Do you occasionally miss a deadline? If your boss asks for a report by 5 PM on Friday, do you think to yourself that it can wait until Monday? Maybe she’ll forget about it. I’ll wait until she asks about it again. If it is really that important, she’ll remind me about it.
We’ve all had these thoughts, especially when we are dealing with multiple, competing priorities. What harm can it do? As long as you get the report done in the end, no harm… Right?
Not exactly. You are building or destroying your personal brand with every interaction you have with your boss, coworkers, friends, and family. A deadline may seem unimportant to you and it might even be a low priority to your boss, but you committed and you didn’t follow through. What happens when your boss needs an important project completed on time? Who is she going to call? Is it the employee who always gets his or her work done on time or the one who sometimes needs reminding? What happens when this same decision is made over and over? What about when the time comes for cutbacks? Who keeps the job?
I don’t want to be doom and gloom about this. If you have a habit of not following through, it is important that you recognize this and how it is impacting the image that others have of you. Next, you need to recognize that it is never too late to turn this around. Start today with the process I have detailed below.
The 3 Cs of Branding
William Arruda says that the 3 Cs of branding are clarity, consistency, and constancy. All three are important to building and maintaining your personal brand. When you are only reliable some of the time, you are undermining one of the central pillars of personal branding.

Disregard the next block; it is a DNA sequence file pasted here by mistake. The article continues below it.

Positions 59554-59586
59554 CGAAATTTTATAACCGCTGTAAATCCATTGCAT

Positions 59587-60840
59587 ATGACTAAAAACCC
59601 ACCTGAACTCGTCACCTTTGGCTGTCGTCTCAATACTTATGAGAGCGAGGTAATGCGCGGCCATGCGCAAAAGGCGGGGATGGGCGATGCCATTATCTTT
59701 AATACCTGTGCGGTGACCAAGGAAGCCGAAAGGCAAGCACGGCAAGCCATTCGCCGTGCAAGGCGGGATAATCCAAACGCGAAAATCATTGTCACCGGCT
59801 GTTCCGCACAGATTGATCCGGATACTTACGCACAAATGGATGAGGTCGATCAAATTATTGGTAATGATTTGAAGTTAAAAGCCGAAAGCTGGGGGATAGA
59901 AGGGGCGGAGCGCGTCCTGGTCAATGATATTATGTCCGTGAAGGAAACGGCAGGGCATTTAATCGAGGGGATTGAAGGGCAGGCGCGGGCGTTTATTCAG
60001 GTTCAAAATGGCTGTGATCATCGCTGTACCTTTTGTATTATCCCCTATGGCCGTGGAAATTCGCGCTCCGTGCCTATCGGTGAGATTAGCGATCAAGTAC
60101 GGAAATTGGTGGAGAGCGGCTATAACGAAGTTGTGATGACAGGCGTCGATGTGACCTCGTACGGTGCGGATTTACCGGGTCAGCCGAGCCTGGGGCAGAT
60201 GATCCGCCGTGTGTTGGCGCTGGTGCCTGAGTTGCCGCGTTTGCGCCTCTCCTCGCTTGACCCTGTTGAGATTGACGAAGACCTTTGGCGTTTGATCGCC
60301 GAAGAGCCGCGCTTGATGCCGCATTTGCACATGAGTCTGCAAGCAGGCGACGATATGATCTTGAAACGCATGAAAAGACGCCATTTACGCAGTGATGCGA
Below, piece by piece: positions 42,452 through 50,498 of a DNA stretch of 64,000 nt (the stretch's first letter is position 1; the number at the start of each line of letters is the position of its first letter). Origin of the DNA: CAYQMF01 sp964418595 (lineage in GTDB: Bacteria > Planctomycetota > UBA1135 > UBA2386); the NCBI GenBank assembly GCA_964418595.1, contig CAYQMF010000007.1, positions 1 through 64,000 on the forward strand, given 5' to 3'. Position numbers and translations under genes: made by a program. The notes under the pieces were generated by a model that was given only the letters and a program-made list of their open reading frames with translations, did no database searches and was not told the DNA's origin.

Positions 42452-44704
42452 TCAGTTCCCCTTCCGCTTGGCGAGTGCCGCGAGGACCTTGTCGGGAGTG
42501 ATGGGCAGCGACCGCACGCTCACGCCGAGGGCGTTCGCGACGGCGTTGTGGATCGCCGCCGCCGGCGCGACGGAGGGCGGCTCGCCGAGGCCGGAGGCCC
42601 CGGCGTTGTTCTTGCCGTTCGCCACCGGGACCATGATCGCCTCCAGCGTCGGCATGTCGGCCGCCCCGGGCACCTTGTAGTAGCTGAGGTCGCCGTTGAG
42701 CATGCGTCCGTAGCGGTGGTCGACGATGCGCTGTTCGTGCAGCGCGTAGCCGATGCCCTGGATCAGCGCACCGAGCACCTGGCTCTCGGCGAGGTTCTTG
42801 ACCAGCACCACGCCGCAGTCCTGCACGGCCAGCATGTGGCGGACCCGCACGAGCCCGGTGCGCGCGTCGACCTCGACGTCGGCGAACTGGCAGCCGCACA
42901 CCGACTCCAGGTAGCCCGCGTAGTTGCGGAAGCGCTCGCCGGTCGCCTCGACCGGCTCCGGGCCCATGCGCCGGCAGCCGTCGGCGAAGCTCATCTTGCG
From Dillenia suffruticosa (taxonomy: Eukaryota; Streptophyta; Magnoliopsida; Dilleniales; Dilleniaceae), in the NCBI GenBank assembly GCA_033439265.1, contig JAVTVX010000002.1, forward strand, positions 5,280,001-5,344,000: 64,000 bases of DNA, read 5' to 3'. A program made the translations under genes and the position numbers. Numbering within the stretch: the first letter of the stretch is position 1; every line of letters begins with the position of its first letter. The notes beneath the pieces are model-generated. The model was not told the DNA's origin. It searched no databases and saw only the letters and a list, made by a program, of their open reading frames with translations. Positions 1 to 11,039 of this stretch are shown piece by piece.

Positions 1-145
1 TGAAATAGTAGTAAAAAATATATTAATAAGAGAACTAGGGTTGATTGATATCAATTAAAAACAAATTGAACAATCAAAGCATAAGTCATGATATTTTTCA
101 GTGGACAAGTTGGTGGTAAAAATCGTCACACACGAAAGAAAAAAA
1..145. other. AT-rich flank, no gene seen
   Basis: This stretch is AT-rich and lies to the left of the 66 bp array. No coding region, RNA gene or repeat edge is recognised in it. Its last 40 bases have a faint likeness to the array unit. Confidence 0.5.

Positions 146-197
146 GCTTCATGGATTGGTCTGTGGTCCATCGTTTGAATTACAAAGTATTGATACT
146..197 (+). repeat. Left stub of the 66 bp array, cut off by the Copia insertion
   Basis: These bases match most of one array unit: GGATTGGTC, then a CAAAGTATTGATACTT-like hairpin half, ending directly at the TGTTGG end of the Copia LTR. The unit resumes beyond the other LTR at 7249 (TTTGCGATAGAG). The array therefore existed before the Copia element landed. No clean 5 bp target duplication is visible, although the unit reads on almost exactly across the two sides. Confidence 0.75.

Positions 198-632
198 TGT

The 4 Cs of Commitments and Deadlines
Since William has the 3 Cs of personal branding, I thought I would create my 4 Cs of dealing with commitments and deadlines. (It actually started as 3 Cs, but the fourth one was really necessary) They are: consider, chronicle, commit, and communicate.
Before you agree to take on any project, carefully consider if you have time for it. What other projects are on your plate? How important is this new request? What is the due date? If you are too busy for it now, can you complete it at a later date? Is there someone else that can work on this instead? The point here is to carefully consider what you are being asked to do and think about it before agreeing. The goal should be to be helpful, but not overburden yourself so that none of your work gets completed on time.
Write down every commitment you make no matter how small or large. Many of us run into trouble with the little commitments we make. We run into someone in the hall and they ask us to do something. We have every intention of following through, but soon forget. Chances are, the person that asked you didn’t forget. Record each commitment you have made in a notebook, in a to do application, or on your calendar. Be sure to note all the details about the project and the due date.
Make an honest effort to complete all projects by their respective due dates. Don’t fall into the trap of only working on the projects that are easy or quick to complete. Use good time management skills and ensure that you are making sufficient progress towards each of your upcoming deadlines.
It’s going to happen. You are going to get sick. Some emergency is going to arise that needs to be dealt with immediately. People understand that sometimes priorities change or unforeseen circumstances pop up. As soon as you know that you are going to miss a deadline, send an e-mail, make a call, or stop by the desk of the requester and let them know. We all hate delivering bad news, but in all likelihood, the person will understand. They are much more likely to be understanding if you let them know ahead of time rather than a day or week after you were supposed to deliver.
Photo credit: Chris Metcalf